Cathy Nugent explores the role of women in the birth of the anti-capitalist, socialist movements of the 1960s
Following the events of May in France, the biggest general strike in history, taking its inspiration from the bitter and explosive rebellion of black people in the USA, it had its roots in the students’ movement and the struggle against the Vietnam war. What revolutionary movement was this? The women’s liberation movement!
The struggles of 1968 came to represent for the militants of the day an irrepressible, kick-ass fighting attitude against capitalism and against all forms of oppression. The youthful desire of 1968 to smash the old order and replace it with something more human was to be a continual reference point for the women’s liberation movement as well.
Looking back in 1979 Sheila Rowbottom described the galvanising effect of ’68: “The energy which erupted in May 1968 was overwhelming. You could catch a glimpse of that extraordinary concentrated force of people’s power to dissolve constraining structures which must be the subjective experience of a revolutionary process… Nothing seemed impossible… Capitalism was seen as claiming your whole being. We were all colonised and had to become total resisters. The focus was not only on production or even on a wider concept of class struggle but on oppression in everyday life – particularly the family and consumption.”
The new women’s movement was born anti-capitalist and involved many socialist women who, in their energetic debates, attempted to create a radical critique of capitalism and bourgeois existence which put the oppression of women centre stage. They were rediscovering, recreating and reassessing the old, rich literature of the early Marxist movement on the “Woman Question”. They also attempted to go beyond it.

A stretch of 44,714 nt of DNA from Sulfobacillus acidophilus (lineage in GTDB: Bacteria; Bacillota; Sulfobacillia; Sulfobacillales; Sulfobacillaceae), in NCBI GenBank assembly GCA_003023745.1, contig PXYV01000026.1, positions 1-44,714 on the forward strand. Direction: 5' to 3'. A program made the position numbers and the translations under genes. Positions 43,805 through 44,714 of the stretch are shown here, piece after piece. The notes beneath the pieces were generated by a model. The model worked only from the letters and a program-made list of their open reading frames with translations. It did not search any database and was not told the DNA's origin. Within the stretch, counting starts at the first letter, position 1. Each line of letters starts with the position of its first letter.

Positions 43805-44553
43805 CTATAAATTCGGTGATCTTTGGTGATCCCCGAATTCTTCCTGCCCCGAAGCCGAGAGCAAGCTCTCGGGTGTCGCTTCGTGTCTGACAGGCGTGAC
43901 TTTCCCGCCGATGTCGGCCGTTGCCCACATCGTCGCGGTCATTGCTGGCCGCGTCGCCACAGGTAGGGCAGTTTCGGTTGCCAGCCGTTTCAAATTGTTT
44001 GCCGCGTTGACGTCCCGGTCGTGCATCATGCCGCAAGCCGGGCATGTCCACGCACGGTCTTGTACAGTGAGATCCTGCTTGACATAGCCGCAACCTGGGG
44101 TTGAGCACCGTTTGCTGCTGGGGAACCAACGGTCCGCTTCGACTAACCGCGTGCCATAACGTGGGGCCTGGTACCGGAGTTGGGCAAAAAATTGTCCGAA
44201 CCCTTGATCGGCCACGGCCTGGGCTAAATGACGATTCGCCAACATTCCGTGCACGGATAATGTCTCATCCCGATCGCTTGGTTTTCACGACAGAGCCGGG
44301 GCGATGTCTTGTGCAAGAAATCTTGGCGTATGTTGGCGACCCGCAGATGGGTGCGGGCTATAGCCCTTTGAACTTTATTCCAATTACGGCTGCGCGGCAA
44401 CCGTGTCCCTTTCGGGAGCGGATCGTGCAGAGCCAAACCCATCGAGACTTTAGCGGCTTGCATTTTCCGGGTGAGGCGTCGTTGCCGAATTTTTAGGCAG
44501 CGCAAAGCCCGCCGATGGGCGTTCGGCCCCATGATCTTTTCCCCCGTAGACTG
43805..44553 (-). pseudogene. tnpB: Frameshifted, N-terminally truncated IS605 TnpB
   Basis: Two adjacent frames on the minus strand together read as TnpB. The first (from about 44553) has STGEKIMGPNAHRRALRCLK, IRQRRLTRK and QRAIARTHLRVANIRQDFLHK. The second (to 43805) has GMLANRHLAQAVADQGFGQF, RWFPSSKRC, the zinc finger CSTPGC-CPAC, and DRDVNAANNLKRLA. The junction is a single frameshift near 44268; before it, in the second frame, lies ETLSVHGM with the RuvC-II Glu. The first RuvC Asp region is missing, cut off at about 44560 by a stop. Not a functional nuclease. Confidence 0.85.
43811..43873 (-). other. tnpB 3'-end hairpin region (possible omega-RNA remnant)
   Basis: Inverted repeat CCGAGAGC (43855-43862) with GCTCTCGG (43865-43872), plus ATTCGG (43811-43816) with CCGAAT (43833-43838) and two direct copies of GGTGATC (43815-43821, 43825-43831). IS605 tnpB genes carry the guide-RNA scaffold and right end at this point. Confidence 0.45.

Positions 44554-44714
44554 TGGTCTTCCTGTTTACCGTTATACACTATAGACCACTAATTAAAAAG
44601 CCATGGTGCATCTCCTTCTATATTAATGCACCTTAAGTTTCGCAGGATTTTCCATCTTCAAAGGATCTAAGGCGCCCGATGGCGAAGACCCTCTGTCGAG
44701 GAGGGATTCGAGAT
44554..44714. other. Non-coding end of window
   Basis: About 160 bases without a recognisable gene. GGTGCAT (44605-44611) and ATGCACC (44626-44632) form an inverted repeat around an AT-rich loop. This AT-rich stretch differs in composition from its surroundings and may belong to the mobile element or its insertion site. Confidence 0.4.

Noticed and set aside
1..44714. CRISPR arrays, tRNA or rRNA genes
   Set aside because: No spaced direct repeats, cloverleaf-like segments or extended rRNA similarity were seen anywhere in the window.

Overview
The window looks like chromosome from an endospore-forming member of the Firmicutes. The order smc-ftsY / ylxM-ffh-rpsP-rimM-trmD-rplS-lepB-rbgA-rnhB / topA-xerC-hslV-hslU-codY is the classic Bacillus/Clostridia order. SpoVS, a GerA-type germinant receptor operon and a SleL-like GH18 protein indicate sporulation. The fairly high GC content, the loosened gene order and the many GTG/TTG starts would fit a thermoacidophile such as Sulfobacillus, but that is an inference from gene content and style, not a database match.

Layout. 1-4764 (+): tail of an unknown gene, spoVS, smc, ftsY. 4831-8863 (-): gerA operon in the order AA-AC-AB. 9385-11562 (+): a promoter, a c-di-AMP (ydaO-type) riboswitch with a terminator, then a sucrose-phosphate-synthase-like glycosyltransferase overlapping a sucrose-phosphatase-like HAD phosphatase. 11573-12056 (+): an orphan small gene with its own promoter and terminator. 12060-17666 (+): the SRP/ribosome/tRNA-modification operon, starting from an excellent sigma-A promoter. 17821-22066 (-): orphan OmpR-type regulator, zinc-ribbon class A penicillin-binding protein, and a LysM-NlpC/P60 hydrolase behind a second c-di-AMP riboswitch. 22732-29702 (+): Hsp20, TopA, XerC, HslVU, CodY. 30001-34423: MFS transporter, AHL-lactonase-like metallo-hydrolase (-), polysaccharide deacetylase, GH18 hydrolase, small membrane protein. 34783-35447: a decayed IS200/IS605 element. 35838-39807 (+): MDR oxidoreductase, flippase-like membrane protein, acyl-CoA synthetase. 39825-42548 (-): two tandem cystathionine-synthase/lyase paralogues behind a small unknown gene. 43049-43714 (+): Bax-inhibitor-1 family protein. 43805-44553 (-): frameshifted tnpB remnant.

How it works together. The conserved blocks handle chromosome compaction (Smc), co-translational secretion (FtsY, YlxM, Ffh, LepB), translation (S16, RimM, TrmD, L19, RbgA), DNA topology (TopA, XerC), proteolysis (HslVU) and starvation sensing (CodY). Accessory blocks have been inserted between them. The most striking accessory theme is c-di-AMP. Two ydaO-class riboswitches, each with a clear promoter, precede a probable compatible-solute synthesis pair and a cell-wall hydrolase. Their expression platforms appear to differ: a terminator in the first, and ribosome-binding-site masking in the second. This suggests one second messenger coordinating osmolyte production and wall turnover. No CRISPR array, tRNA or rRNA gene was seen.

“Women’s Lib” was a creative movement with a lasting impact. The original goals of the movement were only half won – we have a legal right to equal pay with men but are still low-paid – or not won at all, such as 24 hour nurseries under community control. Nonetheless a social revolution did take place. Women are much more sexually free for instance.
The women’s revolution was only half a revolution, and it was never a worldwide revolution: although a few women may walk on the moon, millions of us still can’t go out of our homes without having to cover our bodies from head to foot. Women were not affected equally by the revolution. Class and race continues to obstruct female emancipation.
These issues were discussed in the women’s movement – at the level of theory at least. How to combine the categories of class and sex was the theoretical conundrum. The socialist feminist current made some progress towards constructing an integrated revolutionary theory. However by the end of the ’70s this debate became arid, convoluted and confined to the breeze-block buildings of Britain’s new universities. Yet the issues remain very relevant.
It wasn’t all theory in the beginning: it was much more about picketing, postering, graffitti-ing, marching and fighting the police at the Miss World contest. And it wasn’t just a middle class movement of ex-student women.
In the UK a fight in 1968 by fishermen’s’ wives to improve the safety on trawlers showed working class women campaigning publicly and provided initial inspiration to the women’s movement. It was only the latest, modern example of working class women fighting for their communities, in solidarity with men. Such a class struggle was seen again with Women Against Pit Closures and more recently with Women on the Waterfront.
A more important struggle of 1968 came from sewing machinists at Ford’s in Dagenham, striking for equal pay. Equal pay became the first demand of the broader women’s movement.
The modern women’s movement was also impelled by social changes affecting working class women. From the end of the 1960s more and more women began to come into the workplace, a trend which will – all things being equal – continue into the next century. The experience made women more economically independent, brought them out of the isolated world of the “married home” and into the social world where they could shake off the constrictions of a life centred purely on family and private relationships. It helped women to recognise their own oppression. To a degree this has always been so.
At the end of the last century when women clattered down the Lancashire streets, on their way home from working at the textile factories, laughing at the men they worked with, with money in their pockets, confident and carefree, they may not have automatically recognised their own oppression. But, for some, it was natural to want more equality and to join the women’s suffrage movement. They may also have joined unions or even parties like the Independent Labour Party.